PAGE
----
The Shibboleths of Academic Freedom

By Uhlmann, Michael M. | The Human Life Review, Summer 1999 | Go to article overview

The Shibboleths of Academic Freedom


Uhlmann, Michael M., The Human Life Review


Utilitarian philosopher Peter Singer has for many years contemplated the mysteries of the human condition from his perch at Australia's Monash University. His studied conclusion, articulated in numerous articles and books, is that traditional morality is so much delusional hogwash.

If you look closely at what most men do, as opposed to what they claim they are doing, Singer says, you will see them engaged in an effort to maximize their own pleasure. And Professor Singer wishes to help them along by contriving a set of ethical rules to make them comfy as they pursue their inclinatons.

Lest you get the idea that Dr. Singer is a mere apostle of self-indulgence, it should be said at once that he is as stern as a Victorian schoolmarm when it comes to certain kinds of behavior. We should be scrupulous, for example, to respect the rights of animals. Singer's opinions on this subject have made him into something like the philosopher-king of the animal rights movement. He is also a moving force behind The Great Ape Project, which seeks to secure legal protection for certain higher-order simians.

Some apes, he argues, are entitled to rights of personhood, a status he refuses to grant to all human beings. In Singer's view, human infants are, at best, only presumptively rights-bearing creatures. For at least a couple of months after a child is born, he says, the law should recognize a parental right to kill their offspring.

In so arguing, of course, Singer is doing little more than extending the logic of Roe v. Wade to children already born-a proposition that would perhaps shock the conscience of the late Harry Blackmun, though there is little in his opinion or in subsequent opinions of the Supreme Court to prevent that extension. Singer's razor shreds the pretense of decency that shrouds for many the barbarism of the Court's reasoning.

Dr. Singer's candor, however, is not always appreciated. He is effectively banned from lecturing in Germany, where angry crowds greet his appearance with unpleasant reminders of Nazi eugenics. But what is unacceptable in Germany has apparently become a badge of honor at Princeton University, which recently invested Singer with a professorship in bioethics.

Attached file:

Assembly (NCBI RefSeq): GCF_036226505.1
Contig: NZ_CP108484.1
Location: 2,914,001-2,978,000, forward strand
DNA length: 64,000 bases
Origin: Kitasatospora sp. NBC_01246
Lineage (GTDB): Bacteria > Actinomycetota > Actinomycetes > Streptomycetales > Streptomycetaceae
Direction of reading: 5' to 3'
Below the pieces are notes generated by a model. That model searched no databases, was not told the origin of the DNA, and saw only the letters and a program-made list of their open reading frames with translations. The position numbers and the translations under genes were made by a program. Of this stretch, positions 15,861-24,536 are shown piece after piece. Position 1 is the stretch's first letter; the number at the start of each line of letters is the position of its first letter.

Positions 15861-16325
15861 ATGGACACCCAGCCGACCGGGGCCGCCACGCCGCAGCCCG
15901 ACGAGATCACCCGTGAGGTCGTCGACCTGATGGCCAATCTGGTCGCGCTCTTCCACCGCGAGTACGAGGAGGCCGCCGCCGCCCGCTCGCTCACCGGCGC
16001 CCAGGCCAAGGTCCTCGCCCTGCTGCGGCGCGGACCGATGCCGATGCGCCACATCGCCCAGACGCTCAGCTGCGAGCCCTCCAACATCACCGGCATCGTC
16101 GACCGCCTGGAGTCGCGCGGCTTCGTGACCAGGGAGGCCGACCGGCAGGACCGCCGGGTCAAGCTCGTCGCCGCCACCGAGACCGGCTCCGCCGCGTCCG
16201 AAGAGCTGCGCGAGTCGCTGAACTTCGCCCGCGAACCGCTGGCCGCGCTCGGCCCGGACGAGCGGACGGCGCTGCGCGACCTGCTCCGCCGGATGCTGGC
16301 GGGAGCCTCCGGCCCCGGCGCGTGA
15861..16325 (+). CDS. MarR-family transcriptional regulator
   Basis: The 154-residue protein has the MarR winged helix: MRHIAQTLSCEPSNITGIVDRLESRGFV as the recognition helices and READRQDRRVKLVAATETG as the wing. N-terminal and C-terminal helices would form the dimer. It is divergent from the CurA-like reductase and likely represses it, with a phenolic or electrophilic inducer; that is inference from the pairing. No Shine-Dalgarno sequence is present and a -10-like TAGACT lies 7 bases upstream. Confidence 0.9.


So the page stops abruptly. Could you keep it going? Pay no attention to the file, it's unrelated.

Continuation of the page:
A robust group of Princeton students, showing more moral wisdom and courage than their mentors, staged a protest rally in April, with the promise of more when Singer arrives this fall. …

The rest of this article is only available to active members of Questia

Already a member? Log in now.

Notes for this article

Add a new note
If you are trying to select text to create highlights or citations, remember that you must now click or tap on the first word, and then click or tap on the last word.
One moment ...
Default project is now your active project.
Project items
Notes
Cite this article

Cited article

Style
Citations are available only to our active members.
Buy instant access to cite pages or passages in MLA 8, MLA 7, APA and Chicago citation styles.

(Einhorn, 1992, p. 25)

(Einhorn 25)

(Einhorn 25)

1. Lois J. Einhorn, Abraham Lincoln, the Orator: Penetrating the Lincoln Legend (Westport, CT: Greenwood Press, 1992), 25, http://www.questia.com/read/27419298.

Note: primary sources have slightly different requirements for citation. Please see these guidelines for more information.

Cited article

The Shibboleths of Academic Freedom
Settings

Settings

Typeface
Text size Smaller Larger Reset View mode
Search within

Search within this article

Look up

Look up a word

  • Dictionary
  • Thesaurus
Please submit a word or phrase above.
Print this page

Print this page

Why can't I print more than one page at a time?

Help
Full screen
Items saved from this article
  • Highlights & Notes
  • Citations
Some of your highlights are legacy items.

Highlights saved before July 30, 2012 will not be displayed on their respective source pages.

You can easily re-create the highlights by opening the book page or article, selecting the text, and clicking “Highlight.”

matching results for page

    Questia reader help

    How to highlight and cite specific passages

    1. Click or tap the first word you want to select.
    2. Click or tap the last word you want to select, and you’ll see everything in between get selected.
    3. You’ll then get a menu of options like creating a highlight or a citation from that passage of text.

    OK, got it!

    Cited passage

    Style
    Citations are available only to our active members.
    Buy instant access to cite pages or passages in MLA 8, MLA 7, APA and Chicago citation styles.

    "Portraying himself as an honest, ordinary person helped Lincoln identify with his audiences." (Einhorn, 1992, p. 25).

    "Portraying himself as an honest, ordinary person helped Lincoln identify with his audiences." (Einhorn 25)

    "Portraying himself as an honest, ordinary person helped Lincoln identify with his audiences." (Einhorn 25)

    "Portraying himself as an honest, ordinary person helped Lincoln identify with his audiences."1

    1. Lois J. Einhorn, Abraham Lincoln, the Orator: Penetrating the Lincoln Legend (Westport, CT: Greenwood Press, 1992), 25, http://www.questia.com/read/27419298.

    Cited passage

    Thanks for trying Questia!

    Please continue trying out our research tools, but please note, full functionality is available only to our active members.

    Your work will be lost once you leave this Web page.

    Buy instant access to save your work.

    Already a member? Log in now.

    Search by... Author
    Show... All Results Primary Sources Peer-reviewed

    Oops!

    An unknown error has occurred. Please click the button below to reload the page. If the problem persists, please try again in a little while.